Category: Stevie Wonder

Covered in Folk: Stevie Wonder
(Livingston Taylor, Matt Ryd, Madeleine Peyroux, Petra Haden & more!)

October 20th, 2010 — 11:01 pm

After 25 Grammy Awards and just about as many albums, Stevie Wonder needs little introduction. Signed to Motown Records at the tender age of 11 after being discovered by Ronnie White of the Miracles, the blind-from-infancy multi-instrumentalist’s first two albums didn’t make much of a splash – his sophomore outing, a tribute to the songs of Ray Charles, is notorious for the poor match it makes between “Uncle Ray’s” world-weary lyricism and “Little” Stevie Wonder’s sunny, high-pitched innocence – but his subsequent work as a composer, singer-songwriter, and arranger is legendary.

Fifty years later, his sweet soulful voice permeates our musical map like only a rarified few. And though most of us can’t sing ‘em too well, I suspect you’d be hard pressed to find even the most amateur audiophile who could not identify at least a half-dozen of his numerous greatest hits from the first few funky notes or sweet synthesizer strains.

Somewhat surprisingly, however, collecting Wonder’s works through coverage is another matter altogether. I’ve been trying to put together this post for a few months now, but despite the fact that the Stevie Wonder songbook is thick in the cultural consciousness, his songs seem to be sorely undercovered, especially in the folkworld. Much of this may be related to the notorious difficulty others have found in interpreting his vocals – as his Wikipedia entry rightfully notes, Wonder’s highly developed sense of harmony, his tendency towards complex chord extensions, the unpredictable changes in many of his melodies, and his unusual preference for sustaining syllables over several notes, make his songs a challenge to own, and even more of a challenge to cover effectively without sounding like a poor imitation of the real thing.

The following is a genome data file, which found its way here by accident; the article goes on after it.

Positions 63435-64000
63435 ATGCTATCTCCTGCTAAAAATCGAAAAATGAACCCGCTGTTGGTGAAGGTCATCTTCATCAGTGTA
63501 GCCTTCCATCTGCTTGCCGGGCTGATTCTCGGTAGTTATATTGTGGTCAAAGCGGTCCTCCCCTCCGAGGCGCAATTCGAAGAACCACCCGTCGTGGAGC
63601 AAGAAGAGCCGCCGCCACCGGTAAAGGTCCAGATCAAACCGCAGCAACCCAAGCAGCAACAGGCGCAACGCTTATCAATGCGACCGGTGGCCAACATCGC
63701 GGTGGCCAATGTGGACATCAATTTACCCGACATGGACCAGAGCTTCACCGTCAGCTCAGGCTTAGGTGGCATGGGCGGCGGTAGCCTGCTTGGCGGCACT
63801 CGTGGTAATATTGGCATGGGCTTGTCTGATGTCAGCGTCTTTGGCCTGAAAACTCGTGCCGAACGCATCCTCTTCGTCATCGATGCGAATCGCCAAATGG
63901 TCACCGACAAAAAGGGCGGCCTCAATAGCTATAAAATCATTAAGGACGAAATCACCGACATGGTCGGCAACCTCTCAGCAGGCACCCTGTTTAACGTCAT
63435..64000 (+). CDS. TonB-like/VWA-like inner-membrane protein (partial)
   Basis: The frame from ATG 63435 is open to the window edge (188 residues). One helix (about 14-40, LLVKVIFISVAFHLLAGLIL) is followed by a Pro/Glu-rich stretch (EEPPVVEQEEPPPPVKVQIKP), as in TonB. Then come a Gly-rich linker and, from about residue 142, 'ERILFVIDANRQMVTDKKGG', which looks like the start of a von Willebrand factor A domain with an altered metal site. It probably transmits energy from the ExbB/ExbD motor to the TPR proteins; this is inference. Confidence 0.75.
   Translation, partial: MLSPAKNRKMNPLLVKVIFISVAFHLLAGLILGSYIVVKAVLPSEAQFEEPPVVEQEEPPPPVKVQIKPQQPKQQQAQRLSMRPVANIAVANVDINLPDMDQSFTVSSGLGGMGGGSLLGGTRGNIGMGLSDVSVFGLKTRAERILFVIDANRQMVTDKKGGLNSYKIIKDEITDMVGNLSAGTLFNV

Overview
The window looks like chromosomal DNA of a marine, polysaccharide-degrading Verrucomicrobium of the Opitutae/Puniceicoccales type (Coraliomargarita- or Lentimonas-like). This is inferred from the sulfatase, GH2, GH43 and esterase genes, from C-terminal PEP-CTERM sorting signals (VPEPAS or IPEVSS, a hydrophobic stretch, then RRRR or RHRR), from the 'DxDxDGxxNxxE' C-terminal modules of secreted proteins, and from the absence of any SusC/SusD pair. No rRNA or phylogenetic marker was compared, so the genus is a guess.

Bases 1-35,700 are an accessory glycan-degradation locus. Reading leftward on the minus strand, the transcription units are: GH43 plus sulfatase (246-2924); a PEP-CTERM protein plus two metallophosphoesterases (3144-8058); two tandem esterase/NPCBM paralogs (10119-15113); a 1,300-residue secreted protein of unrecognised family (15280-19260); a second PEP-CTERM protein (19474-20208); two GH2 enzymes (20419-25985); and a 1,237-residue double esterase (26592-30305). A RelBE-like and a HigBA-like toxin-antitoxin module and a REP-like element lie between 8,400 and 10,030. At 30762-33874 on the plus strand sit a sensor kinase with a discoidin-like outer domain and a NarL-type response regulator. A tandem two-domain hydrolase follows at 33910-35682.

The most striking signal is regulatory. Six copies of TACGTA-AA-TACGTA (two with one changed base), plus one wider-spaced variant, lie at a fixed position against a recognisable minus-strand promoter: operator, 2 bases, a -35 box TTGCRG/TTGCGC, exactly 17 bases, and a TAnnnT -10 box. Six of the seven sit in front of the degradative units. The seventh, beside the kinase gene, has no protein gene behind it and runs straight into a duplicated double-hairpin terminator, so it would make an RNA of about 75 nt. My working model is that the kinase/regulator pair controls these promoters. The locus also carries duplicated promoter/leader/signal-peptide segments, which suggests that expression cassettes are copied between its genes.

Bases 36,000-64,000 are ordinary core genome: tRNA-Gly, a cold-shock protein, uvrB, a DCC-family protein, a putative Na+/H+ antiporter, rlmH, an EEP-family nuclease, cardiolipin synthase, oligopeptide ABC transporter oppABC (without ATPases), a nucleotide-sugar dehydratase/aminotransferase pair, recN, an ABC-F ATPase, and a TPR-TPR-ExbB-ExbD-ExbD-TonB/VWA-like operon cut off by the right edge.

Still, love songs are ever-attractive to the acoustic interpreter, and Wonder’s got more than a few direct, plaintive gems in his catalog. And certainly, an artist of Wonder’s stature and output provides no small temptation to those hoping to make their mark through reclamation of those familiar tunes.

Which is to say: though the man’s presence and prowess make him long overdue for a strong, well-crafted acoustic tribute album, it is ever our position at Cover Lay Down that no song is uncoverable, and – as if to prove it – in the past fifteen years, a few brave and hardy souls have not only chosen to try, but have managed to recraft the Stevie Wonder songbook successfully. Here’s a few folk and/or folkified favorites I’ve found along the way that make me smile.

Cover Lay Down posts your favorite new and newly-rediscovered coversong collections twice weekly, sometimes more.

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